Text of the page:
Semaphore is a data structure that is used to make sure that multiple processes do not access a common resource or a critical section at the same time, in parallel programming environments. Semaphores are used to avoid dead locks and race conditions. Monitor is a programming language construct that is also used to avoid multiple processes accessing a common resource at the same time therefore guarantees mutual exclusion. Monitors use conditional variables to achieve this task.
What is a Semaphore?
Semaphore is a data structure that is used to provide mutual exclusion to critical sections. Semaphores mainly support two operations called wait (historically known as P) and signal (historically known as V). The wait operation blocks a process until the semaphore is open and the signal operation allows another process (thread) to enter. Each semaphore is associated with a queue of waiting processes. When the wait operation is called by a thread, if the semaphore is open, the thread can continue. If the semaphore is closed when the wait operation is called by a thread, the thread is blocked and it has to wait in the queue. The signal operation opens a semaphore and if there is a thread already waiting in the queue, that process is allowed to proceed and if there are no threads waiting in the queue the signal is remembered for the next threads. There are two types of semaphores called mutex semaphores and counting semaphores. Mutex semaphores allow a single access to a resource and counting semaphores allow multiple threads to access a resource (which has several units available).
What is a Monitor?
A monitor is a programming language construct that is used to control access to shared data. Monitors encapsulate shared data structures, procedures (that operate on shared data structures) and synchronization between concurrent procedure invocations. A monitor makes sure that its data is not faced with unstructured accesses and guarantees that treads (which access monitor’s data through its procedures) interact in a legitimate manner. A monitor guarantees mutual exclusion by allowing only one thread to execute any monitor procedure at a given time. If another thread tries to invoke a method in the monitor, while a thread is already executing a procedure in the monitor, then the second procedure is blocked and it has to wait in the queue. There are two types of monitors named Hoare monitors and Mesa monitors. They mainly differ in their scheduling semantics.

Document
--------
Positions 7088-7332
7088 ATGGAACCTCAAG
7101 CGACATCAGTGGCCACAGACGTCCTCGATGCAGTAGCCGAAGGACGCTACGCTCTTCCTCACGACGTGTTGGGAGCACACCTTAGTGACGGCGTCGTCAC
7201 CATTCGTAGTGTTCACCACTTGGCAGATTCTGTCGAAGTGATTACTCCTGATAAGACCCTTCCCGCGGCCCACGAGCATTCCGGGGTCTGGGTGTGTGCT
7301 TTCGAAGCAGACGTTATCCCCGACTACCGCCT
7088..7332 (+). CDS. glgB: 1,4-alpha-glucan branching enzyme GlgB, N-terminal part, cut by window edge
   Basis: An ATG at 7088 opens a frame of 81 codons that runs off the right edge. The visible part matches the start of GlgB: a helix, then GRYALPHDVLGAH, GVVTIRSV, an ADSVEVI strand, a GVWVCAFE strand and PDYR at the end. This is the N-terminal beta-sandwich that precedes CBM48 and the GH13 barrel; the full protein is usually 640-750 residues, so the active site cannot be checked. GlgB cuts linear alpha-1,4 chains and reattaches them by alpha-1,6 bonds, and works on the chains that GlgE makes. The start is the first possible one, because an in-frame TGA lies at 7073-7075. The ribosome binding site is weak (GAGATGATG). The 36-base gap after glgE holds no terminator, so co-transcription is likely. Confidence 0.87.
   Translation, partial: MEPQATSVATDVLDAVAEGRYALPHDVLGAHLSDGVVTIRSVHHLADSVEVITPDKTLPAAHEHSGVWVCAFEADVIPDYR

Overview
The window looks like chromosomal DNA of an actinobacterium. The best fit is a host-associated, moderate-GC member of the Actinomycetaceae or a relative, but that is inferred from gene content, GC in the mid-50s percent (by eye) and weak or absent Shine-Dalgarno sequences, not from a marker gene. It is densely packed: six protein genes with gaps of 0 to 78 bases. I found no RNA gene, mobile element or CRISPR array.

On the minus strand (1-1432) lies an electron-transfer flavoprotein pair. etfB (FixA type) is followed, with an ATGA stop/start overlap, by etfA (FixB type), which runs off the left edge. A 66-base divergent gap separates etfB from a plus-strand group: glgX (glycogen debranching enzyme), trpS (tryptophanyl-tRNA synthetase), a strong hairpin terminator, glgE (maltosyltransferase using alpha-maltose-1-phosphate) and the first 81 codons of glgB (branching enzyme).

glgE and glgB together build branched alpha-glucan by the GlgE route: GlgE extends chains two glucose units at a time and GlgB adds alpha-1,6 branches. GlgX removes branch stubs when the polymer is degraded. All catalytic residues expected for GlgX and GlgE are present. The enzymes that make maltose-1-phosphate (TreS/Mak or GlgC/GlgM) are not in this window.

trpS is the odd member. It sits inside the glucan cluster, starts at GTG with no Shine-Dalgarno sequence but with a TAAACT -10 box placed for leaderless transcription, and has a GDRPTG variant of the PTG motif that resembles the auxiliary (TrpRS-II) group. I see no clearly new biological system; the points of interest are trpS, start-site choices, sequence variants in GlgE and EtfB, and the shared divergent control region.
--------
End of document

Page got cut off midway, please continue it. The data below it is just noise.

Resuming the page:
What is the difference between Semaphore and Monitor?
Even though both the semaphores and monitors are used to achieve mutual exclusion in parallel programming environments, they differ in the techniques used to achieve this task. In monitors, the code that is used to achieve mutual exclusion is in a single place and is more structured, while code for semaphores are distributed as wait and signal function calls. Also, it is very easy to make mistakes when implementing semaphores, while there is a very little chance to make mistakes when implementing monitors. Further, monitors use condition variables, while semaphores do not.